In Fox: Poems 1998-2000 (WW. Norton & Co., $21) Adrienne Rich can no longer be accused of favoring a feminist polemic over the art of poetry. As she writes in “Terza Rima,” a poem from this newest volume: “How I’ve hated speaking’ as a woman”/ for mere continuation/ when the broken is what I saw.” Yet she is still exploring issues of war, poverty, and justice.
The title poem has been sleeping inside of Rich for decades. The fox, first appearing in her 1969 collection Leaflets, is sometimes male, sometimes female, always alive, sensual, “fire-eyed.” In Rich’s metaphor, the fox is a stand-in for truth. Yet whereas in her earlier years she made a claim for truth gained through the present experience, the poems in this collection—trained on the past and the future—seem to favor knowledge achieved through age and maturation. Not surprising, considering this is Rich’s eighteenth book of poetry and her 72nd year Rich does not deal directly with her Jewish identity, as she did in Snapshots of a Daughter-in-Law and An Atlas of the Difficult World. Less angry than many of her earlier collections, Fox is filled with what appear to be apologies, clarifications, questions, and responses.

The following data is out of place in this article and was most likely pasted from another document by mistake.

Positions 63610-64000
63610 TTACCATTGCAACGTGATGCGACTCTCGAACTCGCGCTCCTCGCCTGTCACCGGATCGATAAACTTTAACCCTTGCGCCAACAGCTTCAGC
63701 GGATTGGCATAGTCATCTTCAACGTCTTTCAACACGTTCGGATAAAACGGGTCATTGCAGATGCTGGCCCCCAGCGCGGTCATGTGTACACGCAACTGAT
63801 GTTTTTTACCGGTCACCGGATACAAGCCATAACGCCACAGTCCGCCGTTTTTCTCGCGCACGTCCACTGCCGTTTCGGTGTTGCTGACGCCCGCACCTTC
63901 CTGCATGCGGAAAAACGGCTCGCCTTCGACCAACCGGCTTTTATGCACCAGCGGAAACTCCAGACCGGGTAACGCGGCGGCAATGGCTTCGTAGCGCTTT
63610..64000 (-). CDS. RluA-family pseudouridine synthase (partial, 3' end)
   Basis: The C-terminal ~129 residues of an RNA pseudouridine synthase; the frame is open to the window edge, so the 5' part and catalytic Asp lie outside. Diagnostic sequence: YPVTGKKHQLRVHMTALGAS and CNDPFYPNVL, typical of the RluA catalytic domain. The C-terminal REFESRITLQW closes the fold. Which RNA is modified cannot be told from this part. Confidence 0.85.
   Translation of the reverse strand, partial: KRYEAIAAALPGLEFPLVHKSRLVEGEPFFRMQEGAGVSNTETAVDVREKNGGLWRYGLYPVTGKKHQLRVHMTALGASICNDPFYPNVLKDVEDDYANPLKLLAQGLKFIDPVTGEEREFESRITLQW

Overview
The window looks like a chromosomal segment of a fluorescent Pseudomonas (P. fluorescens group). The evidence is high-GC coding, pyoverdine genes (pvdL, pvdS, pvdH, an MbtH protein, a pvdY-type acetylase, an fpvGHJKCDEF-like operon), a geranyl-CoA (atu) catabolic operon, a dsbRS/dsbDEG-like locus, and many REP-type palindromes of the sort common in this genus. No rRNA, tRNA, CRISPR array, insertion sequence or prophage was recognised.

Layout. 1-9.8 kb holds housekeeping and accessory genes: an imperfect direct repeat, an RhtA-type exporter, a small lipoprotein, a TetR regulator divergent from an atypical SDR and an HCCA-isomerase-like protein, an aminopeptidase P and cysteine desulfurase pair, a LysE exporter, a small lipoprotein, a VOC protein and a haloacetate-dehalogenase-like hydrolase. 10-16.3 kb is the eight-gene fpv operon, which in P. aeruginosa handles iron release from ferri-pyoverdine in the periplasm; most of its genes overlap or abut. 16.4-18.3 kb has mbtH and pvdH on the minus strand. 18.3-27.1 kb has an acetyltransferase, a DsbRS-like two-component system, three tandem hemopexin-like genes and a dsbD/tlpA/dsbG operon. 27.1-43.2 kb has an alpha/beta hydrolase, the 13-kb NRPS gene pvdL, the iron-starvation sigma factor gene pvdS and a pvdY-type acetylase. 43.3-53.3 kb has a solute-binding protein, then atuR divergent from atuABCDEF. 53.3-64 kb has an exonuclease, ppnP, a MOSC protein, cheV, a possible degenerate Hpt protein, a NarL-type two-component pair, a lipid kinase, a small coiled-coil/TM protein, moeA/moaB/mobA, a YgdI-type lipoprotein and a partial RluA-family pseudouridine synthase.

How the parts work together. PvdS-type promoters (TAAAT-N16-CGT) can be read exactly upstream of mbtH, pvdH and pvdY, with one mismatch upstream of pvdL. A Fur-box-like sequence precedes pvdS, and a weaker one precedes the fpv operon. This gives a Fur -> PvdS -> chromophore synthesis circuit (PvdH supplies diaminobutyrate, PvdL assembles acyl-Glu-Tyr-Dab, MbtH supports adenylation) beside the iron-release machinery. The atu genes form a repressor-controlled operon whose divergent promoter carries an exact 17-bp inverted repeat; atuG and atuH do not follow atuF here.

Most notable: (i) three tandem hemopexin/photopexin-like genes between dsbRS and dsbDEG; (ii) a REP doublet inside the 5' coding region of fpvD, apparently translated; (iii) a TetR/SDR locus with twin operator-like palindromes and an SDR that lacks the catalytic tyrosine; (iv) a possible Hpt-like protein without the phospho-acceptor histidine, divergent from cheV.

Rebecca Metzger is a freelance writer, arts publicist and poet, living in Brooklyn.